WHO South-East Asia Journal of Public Health
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FOREWARD
Year : 2017  |  Volume : 6  |  Issue : 1  |  Page : 0

Foreword


World Health Organization Regional Director for South-East Asia

Date of Web Publication12-May-2017

Correspondence Address:
Poonam Khetrapal Singh
World Health Organization Regional Director for South-East Asia

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DOI: 10.4103/2224-3151.206192

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How to cite this article:
Singh PK. Foreword. WHO South-East Asia J Public Health 2017;6:0

How to cite this URL:
Singh PK. Foreword. WHO South-East Asia J Public Health [serial online] 2017 [cited 2017 Jul 24];6:0. Available from: http://www.who-seajph.org/text.asp?2017/6/1/0/206192

On 7 April every year, the anniversary of the founding of the World Health Organization (WHO) is marked by highlighting a health topic of global concern. Globally, more than 300 million people suffer from depression; for the WHO South-East Asia Region, the figure is 86 million. World Health Day 2017 focuses on depression, a disorder that can affect all people and is a risk factor for suicide. In response to the World Health Day campaign slogan "Let's talk", experts from across the region were invited to inform and expand the dialogue on depression and suicide through papers in this issue of the WHO South-East Asia Journal of Public Health.

Approaches to prevention and care of depression have undergone a paradigm shift in recent years. A cornerstone of this strategy has been expanding delivery of care from psychiatric facilities to the community level, in parallel with increasing the capacity of primary health-care systems to provide integrated care. This issue illustrates how new paradigms of care and prevention for depression and suicide are being adopted across the region.

An article from Sri Lanka describes progress over more than a decade in implementing a comprehensive communitybased decentralized mental health system. The tsunami of 2004 catalysed commitment to this reconfiguration of services. Provision of mental health care at the primary health-care level in tsunami-affected areas was subsequently extended to districts outside the tsunami zone.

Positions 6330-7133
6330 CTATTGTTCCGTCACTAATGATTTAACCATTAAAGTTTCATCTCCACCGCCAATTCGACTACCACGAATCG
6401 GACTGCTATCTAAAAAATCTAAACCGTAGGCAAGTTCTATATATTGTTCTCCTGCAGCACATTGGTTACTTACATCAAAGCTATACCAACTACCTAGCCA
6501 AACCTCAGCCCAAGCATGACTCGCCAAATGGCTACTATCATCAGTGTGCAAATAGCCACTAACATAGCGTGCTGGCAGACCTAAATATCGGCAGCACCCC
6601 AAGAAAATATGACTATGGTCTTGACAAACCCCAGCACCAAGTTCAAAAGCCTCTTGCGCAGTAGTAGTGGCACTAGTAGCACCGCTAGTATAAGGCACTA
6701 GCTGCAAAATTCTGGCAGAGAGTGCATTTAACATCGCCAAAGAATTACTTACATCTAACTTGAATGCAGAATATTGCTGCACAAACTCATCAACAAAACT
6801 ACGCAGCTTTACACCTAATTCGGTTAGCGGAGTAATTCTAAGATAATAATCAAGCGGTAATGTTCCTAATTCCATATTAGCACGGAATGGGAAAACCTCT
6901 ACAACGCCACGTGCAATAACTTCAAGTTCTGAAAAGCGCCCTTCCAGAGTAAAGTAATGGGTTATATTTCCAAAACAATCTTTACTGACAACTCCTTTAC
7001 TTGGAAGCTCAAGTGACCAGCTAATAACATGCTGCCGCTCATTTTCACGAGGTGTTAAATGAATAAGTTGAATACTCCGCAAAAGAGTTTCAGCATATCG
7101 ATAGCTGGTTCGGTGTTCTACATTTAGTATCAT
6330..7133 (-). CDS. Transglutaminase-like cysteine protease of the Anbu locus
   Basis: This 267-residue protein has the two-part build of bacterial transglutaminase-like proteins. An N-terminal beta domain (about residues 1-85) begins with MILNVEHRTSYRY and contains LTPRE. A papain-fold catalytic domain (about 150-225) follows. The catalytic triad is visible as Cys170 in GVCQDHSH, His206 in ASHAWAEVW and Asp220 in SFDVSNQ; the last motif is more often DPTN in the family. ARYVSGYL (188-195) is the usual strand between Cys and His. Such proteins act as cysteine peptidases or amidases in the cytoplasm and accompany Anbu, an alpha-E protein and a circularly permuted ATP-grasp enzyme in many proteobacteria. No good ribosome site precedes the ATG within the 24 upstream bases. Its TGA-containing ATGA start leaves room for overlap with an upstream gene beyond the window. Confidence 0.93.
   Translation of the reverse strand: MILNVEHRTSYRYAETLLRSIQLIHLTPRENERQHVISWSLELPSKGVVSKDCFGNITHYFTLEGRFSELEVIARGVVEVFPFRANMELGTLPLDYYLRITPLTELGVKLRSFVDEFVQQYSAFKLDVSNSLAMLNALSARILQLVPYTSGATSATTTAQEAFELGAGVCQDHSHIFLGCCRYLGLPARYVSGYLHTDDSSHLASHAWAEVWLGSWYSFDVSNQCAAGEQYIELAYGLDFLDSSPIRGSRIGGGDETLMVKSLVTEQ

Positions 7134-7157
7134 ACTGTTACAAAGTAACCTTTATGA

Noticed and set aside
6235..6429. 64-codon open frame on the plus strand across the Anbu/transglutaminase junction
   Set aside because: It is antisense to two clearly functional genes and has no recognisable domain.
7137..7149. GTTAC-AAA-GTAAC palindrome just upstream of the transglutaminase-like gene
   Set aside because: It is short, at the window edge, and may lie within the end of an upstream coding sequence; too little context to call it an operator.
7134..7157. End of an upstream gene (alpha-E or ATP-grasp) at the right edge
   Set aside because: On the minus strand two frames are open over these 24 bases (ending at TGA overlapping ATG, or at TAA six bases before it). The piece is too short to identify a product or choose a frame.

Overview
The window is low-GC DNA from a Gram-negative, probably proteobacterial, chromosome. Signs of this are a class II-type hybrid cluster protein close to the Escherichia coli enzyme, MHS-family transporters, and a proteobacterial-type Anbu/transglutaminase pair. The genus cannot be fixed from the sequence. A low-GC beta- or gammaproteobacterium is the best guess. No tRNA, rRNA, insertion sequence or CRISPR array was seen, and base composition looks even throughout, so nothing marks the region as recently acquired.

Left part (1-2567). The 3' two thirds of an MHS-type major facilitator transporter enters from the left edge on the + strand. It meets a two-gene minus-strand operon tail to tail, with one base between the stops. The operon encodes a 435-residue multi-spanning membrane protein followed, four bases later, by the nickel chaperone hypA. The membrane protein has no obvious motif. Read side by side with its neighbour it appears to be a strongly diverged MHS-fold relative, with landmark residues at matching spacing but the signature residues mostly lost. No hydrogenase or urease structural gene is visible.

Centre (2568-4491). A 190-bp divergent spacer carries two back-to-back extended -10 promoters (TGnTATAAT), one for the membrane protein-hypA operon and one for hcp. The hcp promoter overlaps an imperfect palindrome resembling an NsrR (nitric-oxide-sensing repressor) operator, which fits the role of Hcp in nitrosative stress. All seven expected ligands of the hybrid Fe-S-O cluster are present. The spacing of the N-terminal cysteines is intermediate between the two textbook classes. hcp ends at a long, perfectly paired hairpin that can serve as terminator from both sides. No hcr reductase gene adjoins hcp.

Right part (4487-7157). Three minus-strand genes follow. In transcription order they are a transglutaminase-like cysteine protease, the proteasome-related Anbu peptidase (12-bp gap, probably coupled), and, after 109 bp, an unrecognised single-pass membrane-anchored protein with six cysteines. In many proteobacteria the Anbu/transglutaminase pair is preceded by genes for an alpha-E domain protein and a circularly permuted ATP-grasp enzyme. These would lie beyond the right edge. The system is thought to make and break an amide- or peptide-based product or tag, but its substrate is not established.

A report from Nepal describes the mental health response to the 2015 earthquake; the critical role of emergency communitybased care; and the value of integration of mental health into primary health care. The authors emphasize that it is essential that the momentum for positive change resulting from such tragedies is sustained.

Integrating mental health services at the primary healthcare level is crucial to narrowing the treatment gap for mental disorders. This is illustrated in a paper from Thailand on work done in establishing a comprehensive service for depression.

This system, by using community-level screening and assessment together with diagnosis and treatment by general practitioners, has increased accessibility to standard care from 5.1% of those with depressive disorders in 2009 to 48.5% in 2016. Central to the approach was the development of culturally appropriate screening and assessment tools in local dialects.

The theme of locally appropriate identification tools to facilitate case detection, symptom monitoring and triage is explored in a paper from India. This article notes that existing tools developed in, and therefore culturally appropriate to, highincome countries, may have limited relevance in communities in South-East Asia. The paper describes ongoing work to develop a depression identification instrument in Bangla, Hindi and Nepali for use in primary care.

The prevalence of depression in patients with physical noncommunicable diseases such as cancer, diabetes mellitus, stroke or cardiovascular disease is 2-4-fold higher than in the general population. A paper in this issue reviews the policy pathways to tackle this dual burden via collaborative care at the primary health-care level. Integration reaps rewards not only in care but also in prevention, since lifestyle modifications, such as regular physical activity and avoidance of alcohol, can provide effective measures for primary prevention of noncommunicable diseases and depression, separately and in combination.

Depression and alcohol-use disorders frequently coexist and the presence of one augments the adverse consequences of the other. A review of the literature in this issue highlights the need for research to assess interventions for patients with this dual diagnosis in the WHO South-East Asia Region, since most evidence to date comes from high-income settings.

Focusing on harmful use of alcohol is also critical, given its significant role in suicide.

The high prevalence of suicide in the WHO South-East Asia Region is a serious public health problem requiring urgent action. Women are a particularly vulnerable population, for a variety of social and cultural reasons, and pesticide ingestion is a common method of suicide. Suicides can be prevented by

use of timely, evidence-based and often low-cost interventions, such as reducing easy access to pesticides. A paper from Nepal highlights the need for a specific, long-term national suicide-prevention strategy. An article from Bhutan reviews the national policy and governance approaches taken in formulating that country's recently launched national suicideprevention strategy, and highlights lessons learnt.

I hope that the rich range of content in this issue of the journal will promote the role of mental health in achieving health for all, by providing information and inspiration to continue to embrace new paradigms in prevention and care for mental disorders.






 

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